Don't Look Back

By: Lynette Eason

WOMEN OF JUSTICE BOOK TWO




1

Tuesday Afternoon

FBI Special Agent Dakota Richards stared down at the pile of bones unearthed by the backhoe. Jamie would have her hands full with this one.

He looked up to see her coming toward him. She was dressed in a Tyvek jumpsuit she’d donned to avoid contaminating the scene. Underneath, he’d bet she had on her standard khaki capris and a white long-sleeved T-shirt. In her right hand, she carried a pair of blue booties she’d place over her red tennis shoes before entering the area.

As always, Dakota’s heart gave that extra little beat in response to her presence. And as always, she held herself at a distance even as she came closer.

“Hey, Jamie.”

She offered him a small smile as her brown eyes locked on his. “So you pulled this one?”

“I did.” He took in her presence. Petite yet wiry, she had her long blonde curls pulled up into her customary ponytail. He cleared his throat. “This is the third body found near this area. Only this one’s a skeleton. Connor called me about an hour ago and said his boss wanted the FBI in on it, and that they might need some of our resources. After looking at the situation, my boss agreed. I knew Serena would request your services.” Serena Hopkins, the pathologist and a woman Jamie enjoyed working with. He smiled. “She said you were the perfect person for the job. I agreed.”

Her chin rose at his compliment; appreciation shone in her gaze along with a tinge of amusement. “Ha. I’m not sure that means much. I’m the only person right now.” The other anthropologist she worked with on occasion was on his honeymoon. “You have a partner on this one?”

“Just Connor right now. I’m authorized to call for more help if we need it.” Connor Wolfe, former state law enforcement detective, now a detective with the city of Spartanburg, South Carolina, was also Jamie’s brother-in-law. Her sister, Samantha, and Connor had married a year and a half ago on Christmas Day, shortly after Jamie’s graduation.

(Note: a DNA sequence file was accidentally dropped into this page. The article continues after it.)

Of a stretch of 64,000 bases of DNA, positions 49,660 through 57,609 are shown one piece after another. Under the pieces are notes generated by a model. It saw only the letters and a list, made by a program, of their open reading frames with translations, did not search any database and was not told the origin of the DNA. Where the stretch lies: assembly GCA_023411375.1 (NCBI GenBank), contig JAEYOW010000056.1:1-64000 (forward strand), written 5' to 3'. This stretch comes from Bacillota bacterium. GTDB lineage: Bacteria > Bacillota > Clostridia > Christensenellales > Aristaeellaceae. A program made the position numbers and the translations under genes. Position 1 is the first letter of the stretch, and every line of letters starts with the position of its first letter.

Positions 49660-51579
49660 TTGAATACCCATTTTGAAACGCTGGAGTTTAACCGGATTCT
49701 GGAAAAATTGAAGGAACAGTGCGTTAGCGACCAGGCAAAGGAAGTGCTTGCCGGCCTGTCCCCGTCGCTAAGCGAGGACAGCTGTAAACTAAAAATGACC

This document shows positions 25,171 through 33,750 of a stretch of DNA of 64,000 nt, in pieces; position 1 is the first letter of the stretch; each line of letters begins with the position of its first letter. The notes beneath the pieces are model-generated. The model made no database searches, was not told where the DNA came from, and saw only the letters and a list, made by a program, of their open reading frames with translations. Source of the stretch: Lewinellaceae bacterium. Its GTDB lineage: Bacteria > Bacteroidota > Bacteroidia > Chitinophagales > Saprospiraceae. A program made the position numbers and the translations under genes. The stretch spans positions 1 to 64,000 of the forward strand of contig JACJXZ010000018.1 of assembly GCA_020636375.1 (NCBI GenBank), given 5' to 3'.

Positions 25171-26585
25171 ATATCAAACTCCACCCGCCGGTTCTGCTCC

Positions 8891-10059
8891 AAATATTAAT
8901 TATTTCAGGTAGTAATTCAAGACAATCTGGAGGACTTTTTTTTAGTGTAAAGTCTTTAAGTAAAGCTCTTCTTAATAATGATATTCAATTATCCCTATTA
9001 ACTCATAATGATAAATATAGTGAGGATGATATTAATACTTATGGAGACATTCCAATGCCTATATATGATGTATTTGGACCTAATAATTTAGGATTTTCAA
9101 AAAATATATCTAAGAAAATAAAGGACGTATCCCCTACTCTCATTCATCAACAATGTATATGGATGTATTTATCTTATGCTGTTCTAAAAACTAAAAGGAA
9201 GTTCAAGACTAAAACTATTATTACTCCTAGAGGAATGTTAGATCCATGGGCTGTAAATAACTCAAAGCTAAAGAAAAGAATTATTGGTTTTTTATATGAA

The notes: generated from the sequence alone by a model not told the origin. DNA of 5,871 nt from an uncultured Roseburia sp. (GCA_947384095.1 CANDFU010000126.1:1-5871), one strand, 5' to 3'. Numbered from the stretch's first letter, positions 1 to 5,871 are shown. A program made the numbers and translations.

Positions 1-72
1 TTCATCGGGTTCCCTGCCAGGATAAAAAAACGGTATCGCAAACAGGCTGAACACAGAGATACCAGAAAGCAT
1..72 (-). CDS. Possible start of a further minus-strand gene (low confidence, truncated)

“What happened?”

“Two workers were digging a grave and came across a body already buried. Fortunately, that guy over there,” he gestured to the Hispanic-looking man sitting on the ground near the backhoe, “saw the bones they’d unearthed and immediately stopped his partner who was driving, so it looks like there won’t be any damage to the rest of whatever you might find.”

“Bones in a cemetery.” She grinned. “Not really unusual, is it?”

“Cute, Jamie.”

She turned serious. “Human?”

“You’ll have to make that final determination, of course, but yeah, I can see the skull and the outline of what once was a body.”

“So, it looks like we’ve got a homicide?”

“Looks like it. Connor should be back soon. He’s talking to the director of the place, but he and I’ll be working on this if you concur that it’s a homicide. For some reason, they think they’ll link the first two they found here to this one. Guess we’ll find out.” The first two bodies had been found approximately three years ago very close to this spot. “Anyway, we’ve got a skeleton in a shallow grave. Usually not a good case for death by natural causes.”

“Usually not. Are we thinking serial killer?”

“Maybe. I wasn’t working here when the other two bodies were found, and the detective that did work them is now in another state.”

“So you rushed right over. Didn’t have anything better to do, huh?” She teased him and he smiled back.

“Naw.” They both knew he had an overflowing desk full of cases he was working on.

As Jamie slipped on a pair of gloves, then tugged the sleeves back down to the edge of her palms, Dakota couldn’t help notice the brief flash of scars around her wrists. She always wore long sleeves no matter the weather.

But she’d never told him why.

And he’d never told her he’d fallen in love with her practically from the moment they’d met a little less than two years ago when he’d been helping her sister and Connor with the case of missing and murdered teenagers.

Since then he’d been trying to win this lady’s heart. Thus far, he’d failed miserably and didn’t have a clue what he was doing wrong.